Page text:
Washington Consensus refers to a set of ideas that were dominant in IMF and World Bank policy from 1980 to 2008. This term was coined by John Williamson in 1989, and comprised of 10 principles which developing countries facing crises should apply.
These 10 principles, as he writes in his original paper (http://www.iie.com/publications/papers/paper.cfm?researchid=486) , are:
Fiscal policy discipline; Redirection of public spending from subsidies ("especially indiscriminate subsidies") toward broad-based provision of key pro-growth, pro-poor services like primary education, primary health care and infrastructure investment; Tax reform – broadening the tax base and adopting moderate marginal tax rates; Interest rates that are market determined and positive (but moderate) in real terms; Competitive exchange rates; Trade liberalization – liberalization of imports, with particular emphasis on elimination of quantitative restrictions (licensing, etc.); any trade protection to be provided by low and relatively uniform tariffs; Liberalization of inward foreign direct investment; Privatization of state enterprises; Deregulation – abolition of regulations that impede market entry or restrict competition, except for those justified on safety, environmental and consumer protection grounds, and prudent oversight of financial institutions; Legal security for property rights.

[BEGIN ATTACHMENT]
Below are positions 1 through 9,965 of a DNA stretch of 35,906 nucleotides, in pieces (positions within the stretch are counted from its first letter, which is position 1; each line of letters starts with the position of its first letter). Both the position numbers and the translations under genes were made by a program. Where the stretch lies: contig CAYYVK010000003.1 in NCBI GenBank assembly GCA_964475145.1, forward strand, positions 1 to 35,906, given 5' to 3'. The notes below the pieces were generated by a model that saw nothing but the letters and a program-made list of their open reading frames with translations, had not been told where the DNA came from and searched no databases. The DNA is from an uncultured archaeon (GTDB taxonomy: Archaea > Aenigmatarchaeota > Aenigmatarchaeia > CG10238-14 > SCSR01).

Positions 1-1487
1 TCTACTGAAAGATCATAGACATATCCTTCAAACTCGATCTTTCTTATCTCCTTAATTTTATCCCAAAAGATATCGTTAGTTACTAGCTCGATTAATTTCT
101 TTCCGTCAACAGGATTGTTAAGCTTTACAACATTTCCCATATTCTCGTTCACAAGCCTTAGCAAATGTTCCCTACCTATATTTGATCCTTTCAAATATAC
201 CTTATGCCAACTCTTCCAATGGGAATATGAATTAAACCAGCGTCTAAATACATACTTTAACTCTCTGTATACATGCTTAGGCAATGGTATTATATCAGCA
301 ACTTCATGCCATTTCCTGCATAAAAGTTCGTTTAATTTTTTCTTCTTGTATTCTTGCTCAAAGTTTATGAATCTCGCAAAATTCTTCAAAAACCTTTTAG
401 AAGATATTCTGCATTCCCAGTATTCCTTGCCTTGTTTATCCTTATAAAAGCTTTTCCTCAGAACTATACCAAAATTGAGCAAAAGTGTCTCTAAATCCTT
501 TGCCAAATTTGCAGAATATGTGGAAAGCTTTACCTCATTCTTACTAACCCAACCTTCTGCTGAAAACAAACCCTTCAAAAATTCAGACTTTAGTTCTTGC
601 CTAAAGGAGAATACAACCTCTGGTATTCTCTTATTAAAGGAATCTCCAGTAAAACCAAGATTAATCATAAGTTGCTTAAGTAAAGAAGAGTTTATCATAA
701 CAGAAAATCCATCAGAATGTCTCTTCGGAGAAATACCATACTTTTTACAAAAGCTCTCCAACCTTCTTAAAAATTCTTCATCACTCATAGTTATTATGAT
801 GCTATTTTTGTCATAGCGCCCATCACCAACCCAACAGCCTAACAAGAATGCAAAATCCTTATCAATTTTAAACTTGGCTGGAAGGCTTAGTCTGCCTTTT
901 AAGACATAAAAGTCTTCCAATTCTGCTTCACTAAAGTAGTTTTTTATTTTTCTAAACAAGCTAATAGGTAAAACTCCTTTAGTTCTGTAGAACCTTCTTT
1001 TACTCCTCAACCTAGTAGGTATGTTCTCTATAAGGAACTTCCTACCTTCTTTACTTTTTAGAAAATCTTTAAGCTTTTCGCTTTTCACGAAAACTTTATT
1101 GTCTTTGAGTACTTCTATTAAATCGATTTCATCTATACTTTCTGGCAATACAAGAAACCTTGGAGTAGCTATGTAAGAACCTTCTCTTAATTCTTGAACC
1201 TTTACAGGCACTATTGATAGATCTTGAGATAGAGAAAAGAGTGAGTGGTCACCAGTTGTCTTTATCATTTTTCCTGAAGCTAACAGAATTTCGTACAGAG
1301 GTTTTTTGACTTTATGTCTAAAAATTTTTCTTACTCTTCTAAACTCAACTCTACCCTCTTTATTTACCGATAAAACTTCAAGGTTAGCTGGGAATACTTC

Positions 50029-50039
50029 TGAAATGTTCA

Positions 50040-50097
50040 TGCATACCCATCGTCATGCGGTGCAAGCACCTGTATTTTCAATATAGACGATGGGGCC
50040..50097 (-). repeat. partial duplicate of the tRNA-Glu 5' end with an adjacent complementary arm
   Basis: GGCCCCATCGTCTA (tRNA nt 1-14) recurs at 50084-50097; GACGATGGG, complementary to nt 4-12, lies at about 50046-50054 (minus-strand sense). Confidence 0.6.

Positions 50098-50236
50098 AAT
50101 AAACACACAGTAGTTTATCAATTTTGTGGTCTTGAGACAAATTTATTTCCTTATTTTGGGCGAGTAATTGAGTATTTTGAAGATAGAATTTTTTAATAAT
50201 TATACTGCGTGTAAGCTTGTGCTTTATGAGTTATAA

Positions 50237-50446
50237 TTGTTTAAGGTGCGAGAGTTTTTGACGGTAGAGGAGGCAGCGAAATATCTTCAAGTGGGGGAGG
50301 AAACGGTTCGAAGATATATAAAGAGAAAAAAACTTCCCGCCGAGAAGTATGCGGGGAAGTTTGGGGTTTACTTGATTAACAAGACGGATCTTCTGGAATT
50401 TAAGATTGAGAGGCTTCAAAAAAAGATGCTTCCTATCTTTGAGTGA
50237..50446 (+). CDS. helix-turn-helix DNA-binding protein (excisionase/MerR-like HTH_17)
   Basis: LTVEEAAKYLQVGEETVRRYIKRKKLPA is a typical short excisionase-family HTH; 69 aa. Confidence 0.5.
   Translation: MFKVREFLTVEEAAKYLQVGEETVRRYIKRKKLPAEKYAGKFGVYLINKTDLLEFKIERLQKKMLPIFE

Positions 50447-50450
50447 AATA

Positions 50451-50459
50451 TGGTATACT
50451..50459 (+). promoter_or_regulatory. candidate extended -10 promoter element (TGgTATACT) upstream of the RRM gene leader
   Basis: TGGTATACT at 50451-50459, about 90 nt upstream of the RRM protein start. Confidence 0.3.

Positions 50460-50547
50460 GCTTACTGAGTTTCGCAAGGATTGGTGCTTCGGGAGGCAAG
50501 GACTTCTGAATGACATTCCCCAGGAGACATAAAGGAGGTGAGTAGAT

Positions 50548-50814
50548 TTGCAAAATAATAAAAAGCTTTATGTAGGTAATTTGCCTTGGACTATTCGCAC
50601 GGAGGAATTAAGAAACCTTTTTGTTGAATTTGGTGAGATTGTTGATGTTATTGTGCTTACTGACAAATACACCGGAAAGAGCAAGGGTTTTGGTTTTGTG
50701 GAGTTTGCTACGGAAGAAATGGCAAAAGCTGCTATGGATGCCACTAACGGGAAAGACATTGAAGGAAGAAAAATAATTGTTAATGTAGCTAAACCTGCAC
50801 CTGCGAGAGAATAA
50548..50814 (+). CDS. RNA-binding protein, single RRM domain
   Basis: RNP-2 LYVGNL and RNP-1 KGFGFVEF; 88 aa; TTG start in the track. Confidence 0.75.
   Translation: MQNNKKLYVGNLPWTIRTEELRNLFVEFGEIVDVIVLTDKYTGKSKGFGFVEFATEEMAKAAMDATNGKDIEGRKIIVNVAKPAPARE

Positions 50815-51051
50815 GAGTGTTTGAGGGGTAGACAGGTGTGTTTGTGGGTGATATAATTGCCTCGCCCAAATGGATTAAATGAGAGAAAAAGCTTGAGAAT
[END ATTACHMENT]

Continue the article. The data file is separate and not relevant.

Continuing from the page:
Although these principles are particularly useful for developed countries, a shock therapy of infusing these in developing countries has proven disastrous - a "one size fits all" policy has deepened crises in Latin America (Argentina, Brazil, Mexico), Russia, ex-communist Eastern European states and Turkey. This is why this consensus has yielded to a "Beijing Consensus," which advocates that each emerging country should formulate the ideal policy composition itself for development.